“No need. I’ll call to arrange another visit. I’m happy to leave it two weeks this time if you are?”
“Absolutely.” I hadn’t meant to sound so thrilled, but if she’d decided to leave a longer gap between visits then that must’ve meant I was doing okay, right?
“Of course if you need anything sooner you know where to find me.”
I nodded, smiling gratefully, while also wanting to chew Tyler’s arse off for continuing to embarrass me by screaming in the middle of the floor, and went to follow her from the room.
“I’ll see myself out,” she insisted. “You see to Tyler. Goodnight, Oliver. Bye, Ty!” she added, her voice cheerful as she waved at him.
“Bye,” he said, his voice sulky before he stuck his bottom lip out.
Walking over to him, I crouched down. “Look, let’s go see what’s in the cupboard,” I said, holding out my hand for him to take. “And we’ll make friends again.”
He took my hand but still wore a grumpy face. “I always have ‘tine before bed.”
Standing up, I led him into the kitchen and lifted him onto the countertop. Opening the cupboard, I moved the beans and spaghetti out of the way, searching for something to make him a warm drink with. “Ah ha! Horlicks. That’s just like Ovaltine, only white instead of brown. In fact, it tastes even better than Ovaltine. I read somewhere once that Superman drinks Horlicks.”
“No he doesn’t,” Tyler said, his mouth trying to smile but his bad mood stopping it reaching his eyes. “You made that up.”
His cheeky grin grew wider. “Did too.”
I stuck out my tongue and poked his belly. “Did too.”
“Did…” He started chuckling, and it was adorable. He had such a throaty laugh for such a little boy. “Hey! You said too!”
“What d’ya say? You gonna try the Horlicks? And if you don’t like it I’ll let you tip it on my head.”
He laughed again. “Bet you won’t.”
“I will, I promise. But if you like it then I get to tickle your belly until you scream.”
He giggled again. “Okay.”
Upstairs, he drank his Horlicks –without complaint – while I read him a story about a bear who couldn’t stop trumping.
“Eww!” I said, scrunching my nose. “Did you trump?”
“Noooo!” Tyler laughed. “It was the bear!”
“You sure?” I wafted my hand in front of my nose. “It’s a bit stinky in here.”
“It’s the bear! It’s the bear!”
Noticing his Horlicks was all gone, I took the cup from his tiny hands and placed it on the bedside table before hovering my fingers above his belly. “Well I think it was…you!” Hand on his belly, I started tickling…just like I promised.
He laughed and wriggled and kicked out with his legs. Every so often I’d stop for a second so he could catch his breath before going back in for more. “Olli, stop!” he pleaded, crying with laughter. “I can’t b-breathe!”
Relenting, I buried my face in his belly and blew a giant raspberry. “Come on, buddy. Time for teeth and then sleep.”
In the bathroom, I let him brush his own teeth before going over them myself, and then we headed back to his room where he changed into mismatched pyjamas – because I hadn’t figured out how to be organised with washing yet – before he climbed into bed. As always, I tucked him in, folding the duvet over his small body before sitting on the edge of his mattress. Picking the framed photo of our mum off the little wooden table next to his bed, I said goodnight to her before angling the frame in front of Ty.
“Night, Mummy,” he said, giving the photo a kiss. “Will she come home when she’s finished working for the angels?” I couldn’t count how many times he’d asked this question, or how many times it’d broken my heart.
“She wants to, because she misses you so much, but she can’t, Ty. She can see you though, and she can hear you if you talk to her.” I didn’t know if that were true. I suspected not, but it was a nice idea and one a four-year-old needed to believe.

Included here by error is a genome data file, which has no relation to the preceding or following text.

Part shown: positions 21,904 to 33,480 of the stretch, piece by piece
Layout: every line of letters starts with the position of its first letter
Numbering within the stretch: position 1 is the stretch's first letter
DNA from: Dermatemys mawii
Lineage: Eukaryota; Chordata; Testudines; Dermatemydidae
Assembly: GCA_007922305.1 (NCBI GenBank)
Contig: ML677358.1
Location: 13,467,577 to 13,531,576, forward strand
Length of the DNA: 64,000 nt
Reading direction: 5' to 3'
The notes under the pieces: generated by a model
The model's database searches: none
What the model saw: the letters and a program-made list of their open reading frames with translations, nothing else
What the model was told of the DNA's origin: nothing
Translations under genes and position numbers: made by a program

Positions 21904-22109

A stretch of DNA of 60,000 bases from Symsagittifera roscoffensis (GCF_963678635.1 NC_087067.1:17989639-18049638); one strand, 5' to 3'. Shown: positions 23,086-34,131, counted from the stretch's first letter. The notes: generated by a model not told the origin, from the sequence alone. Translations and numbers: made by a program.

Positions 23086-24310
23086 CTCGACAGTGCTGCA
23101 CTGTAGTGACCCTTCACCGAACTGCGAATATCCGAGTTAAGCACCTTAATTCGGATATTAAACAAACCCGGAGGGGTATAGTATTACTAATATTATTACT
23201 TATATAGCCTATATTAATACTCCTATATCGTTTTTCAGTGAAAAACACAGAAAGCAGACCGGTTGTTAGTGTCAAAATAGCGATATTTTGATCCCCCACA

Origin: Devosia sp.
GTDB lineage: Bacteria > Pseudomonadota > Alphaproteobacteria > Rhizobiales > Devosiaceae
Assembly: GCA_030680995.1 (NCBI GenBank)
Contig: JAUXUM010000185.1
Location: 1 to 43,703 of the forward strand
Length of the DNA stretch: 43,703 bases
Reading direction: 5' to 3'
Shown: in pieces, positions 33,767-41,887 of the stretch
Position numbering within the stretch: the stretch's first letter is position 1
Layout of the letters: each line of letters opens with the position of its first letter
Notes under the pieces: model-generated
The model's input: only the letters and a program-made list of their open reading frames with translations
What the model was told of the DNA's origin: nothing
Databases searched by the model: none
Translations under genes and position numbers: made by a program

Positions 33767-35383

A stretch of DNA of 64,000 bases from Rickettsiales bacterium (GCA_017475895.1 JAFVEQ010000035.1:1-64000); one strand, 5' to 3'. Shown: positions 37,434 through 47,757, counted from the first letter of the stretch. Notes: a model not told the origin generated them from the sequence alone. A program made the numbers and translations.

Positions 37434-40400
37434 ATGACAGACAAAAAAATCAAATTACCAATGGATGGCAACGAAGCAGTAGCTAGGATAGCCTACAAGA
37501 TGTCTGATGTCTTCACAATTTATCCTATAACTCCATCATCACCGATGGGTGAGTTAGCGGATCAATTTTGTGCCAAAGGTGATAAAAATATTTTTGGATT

“I love you, Mummy. Did she hear that?”
“Yep.” I nodded. “She heard it, and she loves you too.”
“How’d you know?” he asked, his expression inquisitive.
“Because I can feel it.” Taking his little hand, I placed it on his chest. “Right in here. Feel it beating? That little thump?”
“That’s your heart, and hearts are filled with love. As long as you feel that little thump, you’ll know that you’re loved, okay?”
Nodding quickly, he smiled.
Taking the photo from him, I took a last look at my mum as I placed it back on the table. I looked like her. I had her red hair and blue eyes. I was taller though – just over six foot, something I must’ve inherited from my father, although I didn’t remember him well enough to recognise other similarities, and my mum hadn’t kept any photos. Sometimes I’d see her face and feel…angry. I’d feel so mad at her for deserting us, for not having her life more sorted and secure and leaving us with nothing. It was selfish and unfair of me and then I’d hate myself for it. The truth is I wasn’t angry. I was alone. I missed her and I needed her. I wasn’t mad, just…scared.
“Time to go to sleep now, mister.”
Tugging on my arm, Tyler looked up at me with pleading eyes. “If I wake up in the night can I come in your bed?”
There hadn’t been a single night yet since Mum passed away where he hadn’t snuck under my covers around two AM. As with everything, I didn’t know if letting him was the right decision, but I justified it by telling myself he’d grow out of it. Presumably he wouldn’t still be climbing in my bed when he was an adult, so where was the harm?
Lowering my head, I kissed the top of his head. “Sure you can.”
“Nighty nighty, Olli.”
Since putting his life on hold ten years ago, Oliver Clayton doesn’t know who he is anymore. To his clients at the hair salon, he’s the sassy and confident stylist. To the crowds who come to watch his drag act at the club, he’s the fierce and fabulous Miss Tique. He’s popular. Talented. Out, proud, and self-assured.
He’s also a good actor.
Sebastian Day is content with life’s easy, if not a little monotonous, routine. After several failed relationships, he likes the simplicity of being alone in his truck at his job as a heavy goods driver, spending the weekends with his teenage son, and putting the world to rights with his cat, Marv. He’s not lonely. He isn’t hiding.
At least…he doesn’t think he is until he meets the mesmerising stranger with the red hair and purple lips.
Can Oliver and Sebastian help each other embrace who they are? Or will a cruel twist of fate end their journey before it’s even begun?